the head/director (dean), (b) The faculty
member's salary is reduced by the same
proportion as the reduction in the
appointment responsibility, (c) The faculty
member's contributions to pension and
other benefit programs are based on the
actual salary paid, (d) The University's
contributions on behalf of the faculty
member to pension and other benefit
programs are based on the faculty
member's nominal or shadow salary (the
salary that would have been paid to the
faculty member had he continued in a full-
time appointment). In addition, the
University contributes the difference
between the faculty member's contributions
on the actual salary and what the faculty
member would have contributed on the
nominal or shadow salary, (e) The faculty
member's actual salary, and the nominal or
shadow salary, will be increased annually
according to the provisions of the collective
agreements concluded with the Faculty
Association.
4. Term. Reduced workload
appointments concluded under the above
provisions shall continue to normal
retirement age.
5. Implementation, (a) The precise
terms of a reduced workload appointment
within the guidelines above, are to be the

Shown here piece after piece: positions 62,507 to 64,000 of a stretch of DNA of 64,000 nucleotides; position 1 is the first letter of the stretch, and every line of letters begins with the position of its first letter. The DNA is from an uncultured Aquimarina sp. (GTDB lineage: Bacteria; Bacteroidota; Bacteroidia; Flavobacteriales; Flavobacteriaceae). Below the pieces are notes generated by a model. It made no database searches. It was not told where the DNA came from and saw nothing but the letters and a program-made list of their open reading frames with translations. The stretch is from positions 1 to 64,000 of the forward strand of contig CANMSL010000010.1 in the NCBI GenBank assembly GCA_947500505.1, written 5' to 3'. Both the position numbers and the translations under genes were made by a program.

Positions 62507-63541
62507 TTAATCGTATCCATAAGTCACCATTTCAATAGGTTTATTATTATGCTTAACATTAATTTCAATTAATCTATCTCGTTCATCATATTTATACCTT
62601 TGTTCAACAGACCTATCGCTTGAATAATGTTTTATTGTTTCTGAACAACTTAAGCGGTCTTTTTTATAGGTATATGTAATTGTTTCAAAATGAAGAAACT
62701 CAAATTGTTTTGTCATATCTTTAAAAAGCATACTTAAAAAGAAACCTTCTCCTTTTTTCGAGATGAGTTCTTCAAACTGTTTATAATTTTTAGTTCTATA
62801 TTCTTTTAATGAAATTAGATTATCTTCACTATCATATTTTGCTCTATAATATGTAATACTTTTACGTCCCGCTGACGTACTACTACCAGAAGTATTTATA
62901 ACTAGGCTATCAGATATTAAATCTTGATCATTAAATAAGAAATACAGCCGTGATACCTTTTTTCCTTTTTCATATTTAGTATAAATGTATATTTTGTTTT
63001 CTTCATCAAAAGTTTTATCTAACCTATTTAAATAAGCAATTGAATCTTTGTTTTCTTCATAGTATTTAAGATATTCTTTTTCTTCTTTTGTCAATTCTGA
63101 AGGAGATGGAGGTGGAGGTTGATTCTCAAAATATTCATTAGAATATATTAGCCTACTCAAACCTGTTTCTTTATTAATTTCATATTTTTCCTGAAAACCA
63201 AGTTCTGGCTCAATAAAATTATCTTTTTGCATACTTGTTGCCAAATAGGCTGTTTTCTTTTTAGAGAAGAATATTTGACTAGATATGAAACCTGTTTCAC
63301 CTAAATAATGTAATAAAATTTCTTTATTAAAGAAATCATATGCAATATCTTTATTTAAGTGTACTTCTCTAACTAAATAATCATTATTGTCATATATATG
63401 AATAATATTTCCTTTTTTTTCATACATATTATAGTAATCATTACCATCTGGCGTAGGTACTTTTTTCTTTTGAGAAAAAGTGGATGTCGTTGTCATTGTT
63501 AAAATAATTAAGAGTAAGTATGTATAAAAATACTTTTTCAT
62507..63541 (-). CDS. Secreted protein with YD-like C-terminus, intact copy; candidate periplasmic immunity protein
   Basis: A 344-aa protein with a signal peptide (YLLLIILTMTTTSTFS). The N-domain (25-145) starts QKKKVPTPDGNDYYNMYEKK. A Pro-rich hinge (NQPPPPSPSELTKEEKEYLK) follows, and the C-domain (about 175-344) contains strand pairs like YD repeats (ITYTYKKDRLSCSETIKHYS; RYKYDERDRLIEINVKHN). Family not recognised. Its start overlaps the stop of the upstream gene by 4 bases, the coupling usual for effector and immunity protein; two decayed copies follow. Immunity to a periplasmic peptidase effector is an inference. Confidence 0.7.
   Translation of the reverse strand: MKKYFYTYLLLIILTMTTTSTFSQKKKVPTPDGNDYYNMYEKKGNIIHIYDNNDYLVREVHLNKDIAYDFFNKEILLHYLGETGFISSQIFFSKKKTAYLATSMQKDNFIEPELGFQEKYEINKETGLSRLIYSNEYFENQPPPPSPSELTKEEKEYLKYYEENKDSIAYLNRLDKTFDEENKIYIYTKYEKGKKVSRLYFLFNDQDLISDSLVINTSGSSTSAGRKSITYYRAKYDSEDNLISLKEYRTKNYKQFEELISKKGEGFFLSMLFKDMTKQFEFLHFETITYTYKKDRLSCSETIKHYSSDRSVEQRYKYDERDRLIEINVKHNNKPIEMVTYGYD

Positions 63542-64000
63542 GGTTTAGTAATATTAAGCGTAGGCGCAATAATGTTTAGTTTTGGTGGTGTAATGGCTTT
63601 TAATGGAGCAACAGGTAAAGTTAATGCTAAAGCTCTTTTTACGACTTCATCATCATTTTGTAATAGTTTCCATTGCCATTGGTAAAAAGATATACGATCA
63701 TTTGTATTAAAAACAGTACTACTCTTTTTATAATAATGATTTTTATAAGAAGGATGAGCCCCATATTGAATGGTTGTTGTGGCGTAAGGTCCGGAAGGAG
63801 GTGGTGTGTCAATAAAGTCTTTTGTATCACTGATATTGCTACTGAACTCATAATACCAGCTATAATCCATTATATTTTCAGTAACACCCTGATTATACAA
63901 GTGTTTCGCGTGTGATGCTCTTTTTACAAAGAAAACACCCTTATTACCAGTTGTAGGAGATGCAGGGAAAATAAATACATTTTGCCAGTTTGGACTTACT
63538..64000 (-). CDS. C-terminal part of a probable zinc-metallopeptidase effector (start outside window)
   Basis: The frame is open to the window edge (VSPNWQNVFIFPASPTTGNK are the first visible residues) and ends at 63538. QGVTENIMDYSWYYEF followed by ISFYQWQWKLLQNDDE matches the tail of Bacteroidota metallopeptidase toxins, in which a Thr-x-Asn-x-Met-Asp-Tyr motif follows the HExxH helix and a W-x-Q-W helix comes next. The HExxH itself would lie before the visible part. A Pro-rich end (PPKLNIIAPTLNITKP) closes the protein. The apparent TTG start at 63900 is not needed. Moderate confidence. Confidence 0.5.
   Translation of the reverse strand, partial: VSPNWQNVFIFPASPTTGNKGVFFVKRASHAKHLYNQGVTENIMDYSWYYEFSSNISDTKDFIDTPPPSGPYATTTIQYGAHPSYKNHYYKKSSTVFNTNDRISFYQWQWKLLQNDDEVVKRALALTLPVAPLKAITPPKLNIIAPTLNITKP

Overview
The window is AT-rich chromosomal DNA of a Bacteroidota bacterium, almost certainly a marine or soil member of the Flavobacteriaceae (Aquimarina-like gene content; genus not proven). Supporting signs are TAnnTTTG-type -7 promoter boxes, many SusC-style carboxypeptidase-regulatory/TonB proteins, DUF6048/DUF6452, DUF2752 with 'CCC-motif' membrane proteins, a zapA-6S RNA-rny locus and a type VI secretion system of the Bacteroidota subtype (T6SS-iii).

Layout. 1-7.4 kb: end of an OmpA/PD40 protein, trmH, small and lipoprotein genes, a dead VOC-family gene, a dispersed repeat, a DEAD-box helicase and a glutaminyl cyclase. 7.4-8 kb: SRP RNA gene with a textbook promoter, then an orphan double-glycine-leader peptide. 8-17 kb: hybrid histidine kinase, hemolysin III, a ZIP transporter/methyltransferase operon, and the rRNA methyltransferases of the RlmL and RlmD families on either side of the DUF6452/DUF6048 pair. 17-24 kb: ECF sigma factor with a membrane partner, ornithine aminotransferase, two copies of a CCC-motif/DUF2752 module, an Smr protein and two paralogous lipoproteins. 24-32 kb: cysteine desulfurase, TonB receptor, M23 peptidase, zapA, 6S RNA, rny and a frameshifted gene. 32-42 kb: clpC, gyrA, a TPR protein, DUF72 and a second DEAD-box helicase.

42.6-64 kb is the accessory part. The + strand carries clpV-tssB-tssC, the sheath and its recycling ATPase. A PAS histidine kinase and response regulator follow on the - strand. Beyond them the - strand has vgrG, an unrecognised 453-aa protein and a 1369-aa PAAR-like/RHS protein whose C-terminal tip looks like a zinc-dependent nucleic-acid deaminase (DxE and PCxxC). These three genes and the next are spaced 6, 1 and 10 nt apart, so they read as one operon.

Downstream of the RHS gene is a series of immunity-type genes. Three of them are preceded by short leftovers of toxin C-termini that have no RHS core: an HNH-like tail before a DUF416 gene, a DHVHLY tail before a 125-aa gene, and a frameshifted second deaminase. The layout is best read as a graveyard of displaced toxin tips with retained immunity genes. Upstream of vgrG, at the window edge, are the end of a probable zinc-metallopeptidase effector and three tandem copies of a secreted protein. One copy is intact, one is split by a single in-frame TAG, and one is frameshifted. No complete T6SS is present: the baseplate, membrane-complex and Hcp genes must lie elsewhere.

subject of discussions with the head or
director and the dean, (b) All reduced
workload appointments are to be
recommended by the dean of the faculty,
and approved by the vice-president
academic and provost for recommendation
to the president and submission to the
Board of Governors.
"Here and elsewhere 'faculty member'
shall be read to include all members of the
bargaining unit and he/his to mean
she/hers where appropriate.
Ocean Studies
Council formed
UBC's Senate has approved the
formation of an Ocean Studies Council to
promote interdisciplinary research on the
oceans and to facilitate contacts between
UBC scholars and universities, government
bodies, international agencies and other
interested off-campus groups.
Dean Peter Larkin, head of the Faculty
of Graduate Studies, said the need for such
an organization had been made pressing by
the growth of research activities arising
from the impact of the third United
Nations Conference on the Law of the Sea
and the widespread extension of maritime
jurisdiction by states out to 200 miles from
their coasts.
The council will be made up of
representatives from a wide range of UBC
faculties and departments, including
Commerce, Forestry, Law, Economics,
Geography, Political Science, Asian
Research and International Relations.
While the council will have no role in
teaching or the development of curricula,
one of its main functions will be to develop
interdisciplinary faculty and graduate-
student seminars on ocean topics.
3    - UBC Reports JunJ 15, 1983
Cai^daR
Calendar Deadlines
For events in the weeks of July 10 and 17,
material must be submitted not later than